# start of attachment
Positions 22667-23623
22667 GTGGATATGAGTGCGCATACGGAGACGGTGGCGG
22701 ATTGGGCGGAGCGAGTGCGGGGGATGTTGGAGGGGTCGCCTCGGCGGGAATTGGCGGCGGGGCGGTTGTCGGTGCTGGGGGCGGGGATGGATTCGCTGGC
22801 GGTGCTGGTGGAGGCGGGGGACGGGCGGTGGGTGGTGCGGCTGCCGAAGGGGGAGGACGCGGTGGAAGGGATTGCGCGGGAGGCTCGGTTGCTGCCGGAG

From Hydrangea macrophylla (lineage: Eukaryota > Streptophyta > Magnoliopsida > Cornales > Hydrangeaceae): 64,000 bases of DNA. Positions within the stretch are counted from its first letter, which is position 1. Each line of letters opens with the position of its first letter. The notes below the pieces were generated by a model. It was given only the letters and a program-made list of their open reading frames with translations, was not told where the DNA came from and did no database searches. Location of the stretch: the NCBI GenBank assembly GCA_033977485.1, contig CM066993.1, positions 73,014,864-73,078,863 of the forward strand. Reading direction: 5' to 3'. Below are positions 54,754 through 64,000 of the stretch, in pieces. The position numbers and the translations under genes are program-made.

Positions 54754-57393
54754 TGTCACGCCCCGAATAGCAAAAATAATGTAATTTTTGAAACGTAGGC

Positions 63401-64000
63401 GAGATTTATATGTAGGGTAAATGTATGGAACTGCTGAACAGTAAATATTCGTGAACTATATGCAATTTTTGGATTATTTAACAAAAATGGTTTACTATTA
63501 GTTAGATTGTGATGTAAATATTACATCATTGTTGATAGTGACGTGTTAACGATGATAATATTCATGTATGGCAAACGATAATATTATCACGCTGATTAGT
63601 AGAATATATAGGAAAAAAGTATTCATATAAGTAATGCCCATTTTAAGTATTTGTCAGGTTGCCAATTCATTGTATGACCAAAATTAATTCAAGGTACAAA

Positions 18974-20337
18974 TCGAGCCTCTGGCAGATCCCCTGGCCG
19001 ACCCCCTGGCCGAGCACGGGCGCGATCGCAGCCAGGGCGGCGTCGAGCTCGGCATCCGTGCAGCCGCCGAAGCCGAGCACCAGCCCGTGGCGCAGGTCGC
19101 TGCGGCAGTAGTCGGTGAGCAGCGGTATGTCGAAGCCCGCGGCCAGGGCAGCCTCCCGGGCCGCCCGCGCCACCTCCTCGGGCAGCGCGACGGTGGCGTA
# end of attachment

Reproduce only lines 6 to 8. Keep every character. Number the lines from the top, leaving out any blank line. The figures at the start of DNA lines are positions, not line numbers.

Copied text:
Positions 54754-57393
54754 TGTCACGCCCCGAATAGCAAAAATAATGTAATTTTTGAAACGTAGGC

Positions 63401-64000